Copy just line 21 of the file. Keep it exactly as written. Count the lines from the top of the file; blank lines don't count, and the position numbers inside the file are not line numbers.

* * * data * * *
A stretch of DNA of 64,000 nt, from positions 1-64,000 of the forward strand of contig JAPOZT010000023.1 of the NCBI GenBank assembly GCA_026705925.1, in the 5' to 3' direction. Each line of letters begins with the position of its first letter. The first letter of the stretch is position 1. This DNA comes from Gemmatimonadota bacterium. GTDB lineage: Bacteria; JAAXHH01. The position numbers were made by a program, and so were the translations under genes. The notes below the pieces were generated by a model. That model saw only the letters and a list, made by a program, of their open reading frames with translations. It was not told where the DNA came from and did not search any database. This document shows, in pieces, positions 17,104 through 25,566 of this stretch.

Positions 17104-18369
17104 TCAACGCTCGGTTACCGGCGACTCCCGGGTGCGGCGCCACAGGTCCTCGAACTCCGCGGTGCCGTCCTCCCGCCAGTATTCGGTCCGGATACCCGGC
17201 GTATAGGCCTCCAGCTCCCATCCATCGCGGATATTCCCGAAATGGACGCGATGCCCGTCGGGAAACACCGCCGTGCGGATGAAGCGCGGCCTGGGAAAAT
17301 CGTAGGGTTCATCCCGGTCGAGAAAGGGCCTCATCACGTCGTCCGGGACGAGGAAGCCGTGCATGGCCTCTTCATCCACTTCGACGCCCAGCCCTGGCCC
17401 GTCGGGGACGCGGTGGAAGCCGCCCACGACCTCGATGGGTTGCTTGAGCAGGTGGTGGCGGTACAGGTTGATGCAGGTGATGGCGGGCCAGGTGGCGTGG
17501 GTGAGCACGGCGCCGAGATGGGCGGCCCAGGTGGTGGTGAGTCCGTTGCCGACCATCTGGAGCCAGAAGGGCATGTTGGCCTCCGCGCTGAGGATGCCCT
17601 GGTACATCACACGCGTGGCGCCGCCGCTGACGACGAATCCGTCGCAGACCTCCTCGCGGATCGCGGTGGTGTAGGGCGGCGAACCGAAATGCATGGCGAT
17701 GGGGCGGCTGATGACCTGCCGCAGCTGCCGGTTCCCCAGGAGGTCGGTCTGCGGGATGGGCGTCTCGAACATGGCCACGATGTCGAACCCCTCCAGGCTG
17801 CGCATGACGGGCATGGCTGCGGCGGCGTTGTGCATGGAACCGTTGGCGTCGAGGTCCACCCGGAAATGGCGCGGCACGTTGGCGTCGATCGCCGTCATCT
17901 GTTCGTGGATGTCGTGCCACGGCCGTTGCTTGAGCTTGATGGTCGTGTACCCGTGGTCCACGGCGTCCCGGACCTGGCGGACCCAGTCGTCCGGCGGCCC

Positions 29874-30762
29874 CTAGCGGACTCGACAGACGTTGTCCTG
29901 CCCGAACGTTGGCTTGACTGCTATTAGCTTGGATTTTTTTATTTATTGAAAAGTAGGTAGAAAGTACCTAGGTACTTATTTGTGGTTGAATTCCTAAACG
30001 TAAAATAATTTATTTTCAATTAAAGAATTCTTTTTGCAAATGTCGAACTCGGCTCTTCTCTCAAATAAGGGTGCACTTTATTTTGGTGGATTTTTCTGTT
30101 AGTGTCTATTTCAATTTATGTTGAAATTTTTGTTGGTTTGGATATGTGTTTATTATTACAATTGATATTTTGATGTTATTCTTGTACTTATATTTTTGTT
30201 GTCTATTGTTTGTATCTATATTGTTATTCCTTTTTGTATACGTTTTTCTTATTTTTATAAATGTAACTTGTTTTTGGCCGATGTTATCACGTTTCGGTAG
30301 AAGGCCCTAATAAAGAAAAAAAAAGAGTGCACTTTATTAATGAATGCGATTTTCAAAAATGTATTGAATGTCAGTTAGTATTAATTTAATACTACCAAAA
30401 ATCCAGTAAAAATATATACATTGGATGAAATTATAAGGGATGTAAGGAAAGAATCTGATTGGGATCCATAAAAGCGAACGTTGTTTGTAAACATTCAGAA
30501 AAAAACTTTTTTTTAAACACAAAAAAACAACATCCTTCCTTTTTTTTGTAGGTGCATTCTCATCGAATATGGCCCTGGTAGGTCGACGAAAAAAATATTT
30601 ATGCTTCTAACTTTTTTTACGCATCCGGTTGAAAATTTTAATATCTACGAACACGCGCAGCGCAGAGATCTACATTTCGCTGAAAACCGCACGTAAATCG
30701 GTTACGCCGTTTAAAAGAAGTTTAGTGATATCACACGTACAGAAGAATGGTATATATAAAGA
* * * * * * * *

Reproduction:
30601 ATGCTTCTAACTTTTTTTACGCATCCGGTTGAAAATTTTAATATCTACGAACACGCGCAGCGCAGAGATCTACATTTCGCTGAAAACCGCACGTAAATCG